Building Computers 101

Discussion in 'Desktop Computers' started by Lax, Jul 4, 2005.

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  1. Lax

    Lax VIP Member

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  2. Lax

    Lax VIP Member

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    Section 1 - From The Ground Up
    When the thought of building a computer comes to mind most people think to themselves that it's a very hard and arduous task. This is in fact not the case most times. In actuality it's very simple and is usually a pretty quick process. When building a computer the parts you buy pretty much only fit in one way and almost all parts (OEM not included) come with manual's, driver disks, and little accessories to make your life easier.
     
  3. Lax

    Lax VIP Member

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    Section 2 - Choose Your Path
    The first step in really building your computer is which path do you want to take, Intel or AMD. The general consensus is that AMD is made for gaming, while Intel is made for multitasking and processor intensive work. To see what the real differences in the chips are the best thing to do would be to read the CPU 101 created by Praetor. It outlines the types of chips on the market and gives info on what to expect and what not to expect from each chip after you purchase it and stick it in a system. Now as this thread is only a guide on how to put your machine together you'll have to decide what parts to buy on your own, or search on the forum or computer review sites for the parts that best suit your needs.
     
  4. Lax

    Lax VIP Member

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    Section 3 - Purchasing Parts
    When buying your parts you're gonna want to look for the cheapest price usually with the least bit of hassle. If money is of no option to you then it won't really matter if you buy your parts online, down the street at your local computer store, or at a major company such as CompUSA, BestBuy, Circuit City, or the like. But if you're like most people you're gonna want to find a deal. As for this there are more than enough companies and places online that sell computer parts and accessories. To find the right sites is indeed the key. A site that is commonly used just to get a bearing on what you should be paying is www.pricewatch.com It shows the lowest prices per part and then the lowest prices per distributer. So if you were looking for the newest Intel chip out there pricewatch would show you the lowest price on that specific chip for each site or company offering it.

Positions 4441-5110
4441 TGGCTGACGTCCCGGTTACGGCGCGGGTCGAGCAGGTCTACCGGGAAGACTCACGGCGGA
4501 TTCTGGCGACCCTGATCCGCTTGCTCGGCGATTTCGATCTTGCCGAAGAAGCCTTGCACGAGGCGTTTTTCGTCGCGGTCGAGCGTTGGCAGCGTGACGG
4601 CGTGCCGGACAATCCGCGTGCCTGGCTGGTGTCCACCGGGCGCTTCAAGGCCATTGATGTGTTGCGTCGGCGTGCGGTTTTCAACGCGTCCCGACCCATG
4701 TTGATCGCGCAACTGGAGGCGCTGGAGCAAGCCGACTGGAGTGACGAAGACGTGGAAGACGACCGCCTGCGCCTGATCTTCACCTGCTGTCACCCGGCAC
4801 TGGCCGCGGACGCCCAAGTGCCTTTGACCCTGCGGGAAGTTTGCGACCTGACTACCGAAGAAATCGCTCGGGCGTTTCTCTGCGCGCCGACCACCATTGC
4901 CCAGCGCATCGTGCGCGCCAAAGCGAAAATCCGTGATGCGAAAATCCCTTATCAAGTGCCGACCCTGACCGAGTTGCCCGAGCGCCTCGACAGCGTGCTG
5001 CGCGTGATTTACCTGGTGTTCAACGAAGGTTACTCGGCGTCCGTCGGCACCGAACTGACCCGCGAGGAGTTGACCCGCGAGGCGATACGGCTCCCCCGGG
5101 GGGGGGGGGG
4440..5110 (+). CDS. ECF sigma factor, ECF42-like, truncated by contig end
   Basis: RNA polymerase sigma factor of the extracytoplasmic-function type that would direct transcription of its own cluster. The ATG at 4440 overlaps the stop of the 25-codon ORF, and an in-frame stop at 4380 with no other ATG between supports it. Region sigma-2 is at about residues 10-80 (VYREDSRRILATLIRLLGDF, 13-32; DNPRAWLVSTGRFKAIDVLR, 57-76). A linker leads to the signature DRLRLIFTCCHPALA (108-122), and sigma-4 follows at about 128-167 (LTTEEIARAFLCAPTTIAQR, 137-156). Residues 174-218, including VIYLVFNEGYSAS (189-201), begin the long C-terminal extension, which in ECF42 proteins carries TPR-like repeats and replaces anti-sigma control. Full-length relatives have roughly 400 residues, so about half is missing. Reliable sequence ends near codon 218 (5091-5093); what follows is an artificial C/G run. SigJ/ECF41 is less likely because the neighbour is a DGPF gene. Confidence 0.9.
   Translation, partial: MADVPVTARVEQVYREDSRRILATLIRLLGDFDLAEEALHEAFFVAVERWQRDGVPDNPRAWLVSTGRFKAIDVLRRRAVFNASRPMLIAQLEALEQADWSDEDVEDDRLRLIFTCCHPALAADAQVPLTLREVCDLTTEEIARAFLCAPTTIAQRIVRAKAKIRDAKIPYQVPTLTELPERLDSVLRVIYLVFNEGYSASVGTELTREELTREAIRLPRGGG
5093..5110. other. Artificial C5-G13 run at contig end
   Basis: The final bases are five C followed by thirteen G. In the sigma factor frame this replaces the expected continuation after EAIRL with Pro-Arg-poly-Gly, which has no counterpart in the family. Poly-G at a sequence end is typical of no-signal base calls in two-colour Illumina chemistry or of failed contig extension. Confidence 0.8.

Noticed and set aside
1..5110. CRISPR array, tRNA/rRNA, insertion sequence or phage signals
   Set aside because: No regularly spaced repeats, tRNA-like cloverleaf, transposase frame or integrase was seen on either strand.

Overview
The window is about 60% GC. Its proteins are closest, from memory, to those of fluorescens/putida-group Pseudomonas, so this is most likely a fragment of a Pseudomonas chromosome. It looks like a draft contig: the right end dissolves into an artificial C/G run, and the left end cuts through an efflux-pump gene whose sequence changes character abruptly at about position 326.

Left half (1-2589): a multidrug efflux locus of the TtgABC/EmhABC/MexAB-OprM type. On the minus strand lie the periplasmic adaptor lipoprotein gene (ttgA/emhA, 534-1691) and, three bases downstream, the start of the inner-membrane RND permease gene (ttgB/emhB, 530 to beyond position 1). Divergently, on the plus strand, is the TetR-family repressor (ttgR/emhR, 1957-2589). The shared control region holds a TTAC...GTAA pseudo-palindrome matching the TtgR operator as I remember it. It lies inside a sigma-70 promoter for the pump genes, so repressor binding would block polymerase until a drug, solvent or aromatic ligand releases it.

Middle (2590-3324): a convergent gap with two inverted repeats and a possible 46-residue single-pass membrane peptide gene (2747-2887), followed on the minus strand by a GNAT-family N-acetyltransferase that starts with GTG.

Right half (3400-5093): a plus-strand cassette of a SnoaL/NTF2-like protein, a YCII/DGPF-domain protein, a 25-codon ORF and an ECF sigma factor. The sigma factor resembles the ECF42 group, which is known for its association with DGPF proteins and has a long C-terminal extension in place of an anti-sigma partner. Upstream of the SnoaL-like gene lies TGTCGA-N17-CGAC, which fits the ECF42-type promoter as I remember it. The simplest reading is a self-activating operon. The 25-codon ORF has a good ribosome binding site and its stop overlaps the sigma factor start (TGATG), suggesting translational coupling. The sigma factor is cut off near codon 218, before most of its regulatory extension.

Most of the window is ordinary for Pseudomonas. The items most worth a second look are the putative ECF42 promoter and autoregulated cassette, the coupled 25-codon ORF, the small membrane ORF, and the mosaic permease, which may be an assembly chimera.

5. Lax

    Lax VIP Member

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    Section 3a. - Specifics on parts:
    This section will provide just a brief over view on what you might want to look for in your parts. It won't tell you exactly what parts you should buy, but merely a guide to point you in the right direction when you're buying parts. For information on some parts and what you might want to buy I suggest reading the 101 threads written by Praetor, some important ones are as follows.

    CPU 101
    HDD 101
    PSU 101
    RAM 101
    CD/DVD 101

    CPU: Mind you, when you buy your CPU you're going to have to buy a motherboard and ram that go along with it. All the major motherboard companies makes their own variations of their boards for Intel and for AMD. To find the right one you'll have to first decide what you'll be doing. Generally speaking AMD is for gaming while Intel is for processor intensive tasks or a lot of multitasking. If it's going to be an all around work machine then it really doesn't matter which path you take.

    Motherboard: With buying a motherboard there's more than one thing that needs to be considered. Which chipset do you want, which CPU are you using, what onboard functions do you want. To find the one that suits you best you need to take into consideration what you'll be doing with your machine. If you're going to be a hardcore gamer you're going to want stability and possibly a nice board that won't fail while being overclocked and a board that has PCI express or AGP or whatever you plan to use. If you're going to be running a high speed machine with it being largely overclocked you're going to want a board without all the bling and with more of the stability factor than the ability to run stuff you'll never need. If it's going to be a general work computer (email, word, viewing pictures etc.) you're not going to need the top of the line board or one with the stability of an ox, just one that can do what you want it to do because you won't be putting it through major stress.

    Memory: Memory is an integral part of the system and depending on what you're doing you again don't need the top of the line memory, memory standard is something that's important though. Generally speaking the standard of memory is that of 256Mb CL3 of a brand name (Micron, Samsung, Kingston, OCZ, Corsair, Crucial, Geil) in 1 or 2 sticks depending on if you want/have dual channel mode. For most systems 256Mb will be fine if you don't do anything intensive such as playing the latest games or rendering full scale movies in real time. If you're a gamer you'll generally want 512Mb CL3/2.5 memory of a respectable company (listed above). For the hardcore gamer 1Gb (1 or 2 sticks) might be the necessity for you (CL2.5/2) depending on what games your playing and at what settings and whether or not your board/chip supports dual channel mode. Another factor to take into consideration is what speed and type ram can your motherboard handle, PC2100, PC2700, PC4200, SDRAM, DDR1/2, etc. If you buy the wrong speed or type of ram you risk loosing performance and in some cases stability. Each speed and type are different (obviously) meaning that PC4300 DDR-2 RAM will most likely out perform PC2100 DDR RAM and may not fit in the same motherboards. It's up to you and to the specifications on the motherboard which ram you ultimately end up buying.